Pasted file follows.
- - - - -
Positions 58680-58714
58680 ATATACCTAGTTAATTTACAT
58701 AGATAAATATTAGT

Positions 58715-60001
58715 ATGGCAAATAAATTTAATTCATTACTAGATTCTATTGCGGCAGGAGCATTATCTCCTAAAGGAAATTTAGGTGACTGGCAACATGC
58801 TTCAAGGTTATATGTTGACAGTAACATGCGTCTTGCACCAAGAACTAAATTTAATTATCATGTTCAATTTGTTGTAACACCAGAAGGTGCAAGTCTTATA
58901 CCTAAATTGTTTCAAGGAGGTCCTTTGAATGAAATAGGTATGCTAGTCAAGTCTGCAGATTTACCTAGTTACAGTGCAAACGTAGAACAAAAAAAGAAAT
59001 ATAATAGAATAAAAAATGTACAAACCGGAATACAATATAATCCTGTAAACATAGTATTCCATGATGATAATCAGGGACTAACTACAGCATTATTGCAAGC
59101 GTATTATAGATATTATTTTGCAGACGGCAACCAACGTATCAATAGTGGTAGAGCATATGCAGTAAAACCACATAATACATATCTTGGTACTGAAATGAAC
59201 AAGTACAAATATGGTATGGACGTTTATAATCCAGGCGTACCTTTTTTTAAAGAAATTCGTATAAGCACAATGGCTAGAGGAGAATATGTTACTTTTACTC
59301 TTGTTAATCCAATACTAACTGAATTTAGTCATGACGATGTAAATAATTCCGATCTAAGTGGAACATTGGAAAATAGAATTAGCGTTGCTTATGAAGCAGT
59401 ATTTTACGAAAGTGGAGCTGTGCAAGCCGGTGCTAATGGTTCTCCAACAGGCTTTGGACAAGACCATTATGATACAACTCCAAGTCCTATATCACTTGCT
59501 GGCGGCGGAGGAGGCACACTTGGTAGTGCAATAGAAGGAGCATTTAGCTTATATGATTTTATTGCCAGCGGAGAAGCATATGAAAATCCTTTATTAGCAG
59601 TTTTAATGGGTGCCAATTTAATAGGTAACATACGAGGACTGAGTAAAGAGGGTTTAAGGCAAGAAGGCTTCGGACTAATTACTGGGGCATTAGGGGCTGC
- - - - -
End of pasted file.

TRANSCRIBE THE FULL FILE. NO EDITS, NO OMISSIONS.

Positions 58680-58714
58680 ATATACCTAGTTAATTTACAT
58701 AGATAAATATTAGT

Positions 58715-60001
58715 ATGGCAAATAAATTTAATTCATTACTAGATTCTATTGCGGCAGGAGCATTATCTCCTAAAGGAAATTTAGGTGACTGGCAACATGC
58801 TTCAAGGTTATATGTTGACAGTAACATGCGTCTTGCACCAAGAACTAAATTTAATTATCATGTTCAATTTGTTGTAACACCAGAAGGTGCAAGTCTTATA
58901 CCTAAATTGTTTCAAGGAGGTCCTTTGAATGAAATAGGTATGCTAGTCAAGTCTGCAGATTTACCTAGTTACAGTGCAAACGTAGAACAAAAAAAGAAAT
59001 ATAATAGAATAAAAAATGTACAAACCGGAATACAATATAATCCTGTAAACATAGTATTCCATGATGATAATCAGGGACTAACTACAGCATTATTGCAAGC
59101 GTATTATAGATATTATTTTGCAGACGGCAACCAACGTATCAATAGTGGTAGAGCATATGCAGTAAAACCACATAATACATATCTTGGTACTGAAATGAAC
59201 AAGTACAAATATGGTATGGACGTTTATAATCCAGGCGTACCTTTTTTTAAAGAAATTCGTATAAGCACAATGGCTAGAGGAGAATATGTTACTTTTACTC
59301 TTGTTAATCCAATACTAACTGAATTTAGTCATGACGATGTAAATAATTCCGATCTAAGTGGAACATTGGAAAATAGAATTAGCGTTGCTTATGAAGCAGT
59401 ATTTTACGAAAGTGGAGCTGTGCAAGCCGGTGCTAATGGTTCTCCAACAGGCTTTGGACAAGACCATTATGATACAACTCCAAGTCCTATATCACTTGCT
59501 GGCGGCGGAGGAGGCACACTTGGTAGTGCAATAGAAGGAGCATTTAGCTTATATGATTTTATTGCCAGCGGAGAAGCATATGAAAATCCTTTATTAGCAG
59601 TTTTAATGGGTGCCAATTTAATAGGTAACATACGAGGACTGAGTAAAGAGGGTTTAAGGCAAGAAGGCTTCGGACTAATTACTGGGGCATTAGGGGCTGC